The principality of Andorra is situated in the Pyrenees between Spain and France. The constitution of 1993 establishes the territory as a parliamentary democracy. It also establishes its co-princes, the French President and Bishop of Urgell, as its joined heads of state.
Both the French postal service, La Poste, and the Spanish postal service, Correos, operate a postal service in the principality. Carriage of mail within the principality is free. Each postal service issues stamps for Andorra that are valid for international carriage by the issuing entity. Carriage to France or Spain by those countries' postal services is treated as inland mail by the respective postal services.
Over time, both La Poste and Correos have issued stamps showing the coat-of-arms of the principality. The present coat-of-arms was adopted in 1969 and reflects the principality's history. Article 2.2 of the constitution establishes it as the official symbol of the principality, together with its flag. The official flag of the principality also has the coat-of-arms in its centre. The civil version of the flag does not have the coat-of-arms.
As aftermath of the crusades against the Cathars, a dispute arose between the Bishop of Urgell and the Count of Foix. King Pedro III of Aragón mediated between both parties. This led to the signing of the Paréage of Andorra in Lleida, on 6 September 1278. The Paréage established joined sovereignty of Roger Bernard III, Count of foix, and Pere d'Urtx, Bishop of Urgell, over the territory of Andorra.
In 1290, Roger Bernard III inherited
the title of Viscount of Béarn. In the 16th. century, King Enrique III of Navarra inherited
the title. He, later, became King Henry IV of France. In 1620, his son, Louis XIII, united his titles as King of Navarra that included the co-principality of Andorra with the French Crown. After the French Revolution, in 1789, the title of Prince of Andorra, passed onto the French Republic, represented by its president.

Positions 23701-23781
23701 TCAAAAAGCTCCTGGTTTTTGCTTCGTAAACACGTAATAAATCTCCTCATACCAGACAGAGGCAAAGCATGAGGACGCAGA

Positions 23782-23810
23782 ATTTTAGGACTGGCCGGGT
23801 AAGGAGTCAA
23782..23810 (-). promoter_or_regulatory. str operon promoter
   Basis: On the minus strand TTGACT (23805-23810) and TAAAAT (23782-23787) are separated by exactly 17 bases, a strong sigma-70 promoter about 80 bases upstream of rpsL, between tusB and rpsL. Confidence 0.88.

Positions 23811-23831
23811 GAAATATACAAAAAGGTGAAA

The coat-of-arms of Andorra has four quarters. Each quarter represents arms related to the historic rulers of the principality. The arms of the Bishop of Urgell make up the first quarter. These show a mitre and crozier of or against a field of gules. The arms of the County of Foix (three pales of gules in a field of or) make up the second quarter. The arms of Catalunya (four pales of gules in a field of or) make up the third quarter. Seu d'Urgell is situated in Catalunya. The arms of the Viscounts of Béarn make up the fourth quarter. These show two Betizu cattle of gules with horns and wearing a cowbell of azure in a field of or. The colours of the coat-of-arms, azure, or, and gules also make up the colours of the flag: blue, yellow, and red.
The official coat-of-arms is set against a scroll. Alternatively, it can be crowned by the lord's emblems, either a chapeau or a crown. It can have the motto "VIRTUS UNITA FORTIOR" (united value is stronger) at the foot.